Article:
We should not be surprised. In the twentieth century, according to progressive critics, Queen Betsy’s family foundation gave sizeable donations to both Focus on the Family and its offshoot Family Research Council. And there is absolutely no doubt that the two groups are stridently opposed to LGBTQ rights. Founder James Dobson views homosexuality and transgender as transgressions, pathways to “orgies” and sin.

Will such notions move back into the mainstream? Will groups who hold such views be allowed to participate in federally funded projects? It’s a frightening prospect, and the Trump White House makes it seem frighteningly realistic.

canute

I command you, tide…

In the end, though, I think DeVos’s Canute strategy is doomed. She seems blithely unaware of her own separation from mainstream notions, but she will nevertheless be forced to deal with it. By including Focus and FRC, for example, she alienated the national Parent-Teacher Association, hardly a group known for its culture-war extremism.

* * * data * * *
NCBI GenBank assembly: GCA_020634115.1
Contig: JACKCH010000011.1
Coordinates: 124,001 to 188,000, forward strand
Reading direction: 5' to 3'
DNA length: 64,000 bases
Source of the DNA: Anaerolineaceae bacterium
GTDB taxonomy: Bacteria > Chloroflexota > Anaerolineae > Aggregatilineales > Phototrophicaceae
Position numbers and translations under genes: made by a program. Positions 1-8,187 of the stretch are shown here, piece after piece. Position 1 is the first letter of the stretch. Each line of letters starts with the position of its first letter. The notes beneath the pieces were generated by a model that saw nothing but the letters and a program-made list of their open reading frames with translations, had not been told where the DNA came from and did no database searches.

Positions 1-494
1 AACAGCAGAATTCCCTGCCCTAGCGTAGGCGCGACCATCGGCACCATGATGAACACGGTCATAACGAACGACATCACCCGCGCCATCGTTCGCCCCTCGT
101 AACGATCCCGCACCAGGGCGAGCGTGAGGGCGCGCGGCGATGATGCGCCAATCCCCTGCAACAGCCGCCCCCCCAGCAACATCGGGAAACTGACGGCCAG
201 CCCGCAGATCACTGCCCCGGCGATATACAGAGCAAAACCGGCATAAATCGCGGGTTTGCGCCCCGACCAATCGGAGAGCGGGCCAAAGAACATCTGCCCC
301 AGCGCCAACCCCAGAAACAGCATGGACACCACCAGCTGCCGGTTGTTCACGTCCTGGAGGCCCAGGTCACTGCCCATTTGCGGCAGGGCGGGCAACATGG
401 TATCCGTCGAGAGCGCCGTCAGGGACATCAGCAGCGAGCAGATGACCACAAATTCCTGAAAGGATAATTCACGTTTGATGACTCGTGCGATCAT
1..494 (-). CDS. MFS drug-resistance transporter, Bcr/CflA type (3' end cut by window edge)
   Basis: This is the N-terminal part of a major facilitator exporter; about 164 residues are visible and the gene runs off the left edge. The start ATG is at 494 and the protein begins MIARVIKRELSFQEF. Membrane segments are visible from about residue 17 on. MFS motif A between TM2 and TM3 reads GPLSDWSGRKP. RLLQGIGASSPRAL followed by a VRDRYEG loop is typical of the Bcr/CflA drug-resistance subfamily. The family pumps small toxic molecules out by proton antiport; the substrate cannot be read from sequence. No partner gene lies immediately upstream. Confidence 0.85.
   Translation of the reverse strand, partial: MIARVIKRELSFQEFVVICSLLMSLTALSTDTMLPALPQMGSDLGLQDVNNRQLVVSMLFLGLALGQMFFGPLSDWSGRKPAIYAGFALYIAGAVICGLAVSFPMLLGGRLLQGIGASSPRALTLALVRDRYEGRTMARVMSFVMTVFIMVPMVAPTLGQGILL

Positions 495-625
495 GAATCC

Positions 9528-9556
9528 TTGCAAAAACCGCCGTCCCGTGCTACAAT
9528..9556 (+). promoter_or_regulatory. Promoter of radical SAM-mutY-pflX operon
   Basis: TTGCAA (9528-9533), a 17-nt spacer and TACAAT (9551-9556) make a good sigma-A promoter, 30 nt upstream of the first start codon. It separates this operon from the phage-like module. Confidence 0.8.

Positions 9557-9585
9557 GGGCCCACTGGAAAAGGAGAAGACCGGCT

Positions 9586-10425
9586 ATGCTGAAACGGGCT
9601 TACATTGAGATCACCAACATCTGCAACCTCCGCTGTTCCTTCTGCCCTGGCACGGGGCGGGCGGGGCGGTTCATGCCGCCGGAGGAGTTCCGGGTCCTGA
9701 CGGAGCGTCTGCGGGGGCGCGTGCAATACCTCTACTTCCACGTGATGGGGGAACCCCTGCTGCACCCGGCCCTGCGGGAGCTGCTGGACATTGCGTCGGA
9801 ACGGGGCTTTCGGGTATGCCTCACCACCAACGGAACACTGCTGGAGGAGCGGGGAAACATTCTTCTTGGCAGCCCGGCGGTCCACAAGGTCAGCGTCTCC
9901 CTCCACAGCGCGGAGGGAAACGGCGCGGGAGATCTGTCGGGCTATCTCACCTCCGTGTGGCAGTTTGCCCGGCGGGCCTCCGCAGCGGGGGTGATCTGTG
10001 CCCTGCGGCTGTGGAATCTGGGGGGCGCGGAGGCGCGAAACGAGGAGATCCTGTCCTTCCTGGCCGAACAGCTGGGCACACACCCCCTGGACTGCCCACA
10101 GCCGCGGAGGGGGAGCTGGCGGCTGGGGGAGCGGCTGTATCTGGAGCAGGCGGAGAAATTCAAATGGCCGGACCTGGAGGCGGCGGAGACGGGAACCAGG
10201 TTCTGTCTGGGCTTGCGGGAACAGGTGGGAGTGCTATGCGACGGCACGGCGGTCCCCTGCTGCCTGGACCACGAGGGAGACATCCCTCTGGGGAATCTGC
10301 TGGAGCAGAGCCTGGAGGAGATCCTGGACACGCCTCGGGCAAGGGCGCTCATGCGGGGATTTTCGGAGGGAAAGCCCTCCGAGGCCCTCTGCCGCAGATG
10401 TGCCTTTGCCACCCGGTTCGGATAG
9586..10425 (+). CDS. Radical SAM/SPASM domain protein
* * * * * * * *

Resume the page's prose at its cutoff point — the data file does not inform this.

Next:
As with her recent remarkable comments about discrimination in schools, Secretary DeVos will find herself apologizing for her inclusion of these anti-LGBTQ groups. There is no doubt she would like to welcome their ideas back into the mainstream, but she doesn’t have the power to reverse the tide.

Bryan College: Creationism Déjà vu All Over Again

It’s all over but the shouting.  That’s the news from Bryan College.  Thanks to the ever-watchful Sensuous Curmudgeon, we see that Bryan College has settled its legal dispute with two of its professors.  The creationist courtroom drama may have been avoided, but we are left with one question: If this is part of a predictable pattern at conservative evangelical colleges, can we learn a better way to handle each new episode?

Why can't we all just get along...?

Why can’t we all just get along…?

Two Bryan College professors, Stephen Barnett and Steven DeGeorge, have settled their lawsuit with the school, according to the local newspaper.  Readers may remember that the school abruptly changed its statement of faith to insist that Adam and Eve did not descend from another species.  Faculty members had to make a tough decision: Could they agree to the newly explicit language about humanity’s origins?  Barnett and DeGeorge argued that it was not fair—nor even legal—for the school to impose such a decision on faculty.  It appears they have decided to drop the lawsuit, though the terms of this settlement have not been made public.